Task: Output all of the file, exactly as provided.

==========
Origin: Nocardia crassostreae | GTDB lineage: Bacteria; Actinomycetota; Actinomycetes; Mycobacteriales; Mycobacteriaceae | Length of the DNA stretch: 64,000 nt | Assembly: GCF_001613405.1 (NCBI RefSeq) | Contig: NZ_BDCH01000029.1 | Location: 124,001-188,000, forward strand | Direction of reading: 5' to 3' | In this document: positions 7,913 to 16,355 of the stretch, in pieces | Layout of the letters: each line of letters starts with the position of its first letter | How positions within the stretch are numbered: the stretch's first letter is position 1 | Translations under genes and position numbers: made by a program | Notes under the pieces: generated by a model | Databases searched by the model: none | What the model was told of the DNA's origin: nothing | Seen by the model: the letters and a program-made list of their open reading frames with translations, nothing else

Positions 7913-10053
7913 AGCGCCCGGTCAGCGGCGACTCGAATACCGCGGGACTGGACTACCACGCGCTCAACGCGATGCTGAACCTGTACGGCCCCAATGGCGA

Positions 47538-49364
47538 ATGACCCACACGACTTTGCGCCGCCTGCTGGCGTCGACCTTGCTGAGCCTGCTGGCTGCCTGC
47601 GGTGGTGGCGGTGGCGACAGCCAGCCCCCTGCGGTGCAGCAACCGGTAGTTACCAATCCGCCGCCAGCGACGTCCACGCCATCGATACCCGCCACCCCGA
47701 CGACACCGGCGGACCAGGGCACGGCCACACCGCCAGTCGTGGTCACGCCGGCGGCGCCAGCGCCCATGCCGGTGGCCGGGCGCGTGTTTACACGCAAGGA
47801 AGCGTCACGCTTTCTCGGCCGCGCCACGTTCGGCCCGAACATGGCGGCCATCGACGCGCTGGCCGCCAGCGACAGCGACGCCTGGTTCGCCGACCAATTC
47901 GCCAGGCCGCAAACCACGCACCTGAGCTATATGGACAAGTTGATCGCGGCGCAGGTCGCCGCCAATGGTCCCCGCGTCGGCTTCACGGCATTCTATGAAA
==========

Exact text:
Origin: Nocardia crassostreae | GTDB lineage: Bacteria; Actinomycetota; Actinomycetes; Mycobacteriales; Mycobacteriaceae | Length of the DNA stretch: 64,000 nt | Assembly: GCF_001613405.1 (NCBI RefSeq) | Contig: NZ_BDCH01000029.1 | Location: 124,001-188,000, forward strand | Direction of reading: 5' to 3' | In this document: positions 7,913 to 16,355 of the stretch, in pieces | Layout of the letters: each line of letters starts with the position of its first letter | How positions within the stretch are numbered: the stretch's first letter is position 1 | Translations under genes and position numbers: made by a program | Notes under the pieces: generated by a model | Databases searched by the model: none | What the model was told of the DNA's origin: nothing | Seen by the model: the letters and a program-made list of their open reading frames with translations, nothing else

Positions 7913-10053
7913 AGCGCCCGGTCAGCGGCGACTCGAATACCGCGGGACTGGACTACCACGCGCTCAACGCGATGCTGAACCTGTACGGCCCCAATGGCGA

Positions 47538-49364
47538 ATGACCCACACGACTTTGCGCCGCCTGCTGGCGTCGACCTTGCTGAGCCTGCTGGCTGCCTGC
47601 GGTGGTGGCGGTGGCGACAGCCAGCCCCCTGCGGTGCAGCAACCGGTAGTTACCAATCCGCCGCCAGCGACGTCCACGCCATCGATACCCGCCACCCCGA
47701 CGACACCGGCGGACCAGGGCACGGCCACACCGCCAGTCGTGGTCACGCCGGCGGCGCCAGCGCCCATGCCGGTGGCCGGGCGCGTGTTTACACGCAAGGA
47801 AGCGTCACGCTTTCTCGGCCGCGCCACGTTCGGCCCGAACATGGCGGCCATCGACGCGCTGGCCGCCAGCGACAGCGACGCCTGGTTCGCCGACCAATTC
47901 GCCAGGCCGCAAACCACGCACCTGAGCTATATGGACAAGTTGATCGCGGCGCAGGTCGCCGCCAATGGTCCCCGCGTCGGCTTCACGGCATTCTATGAAA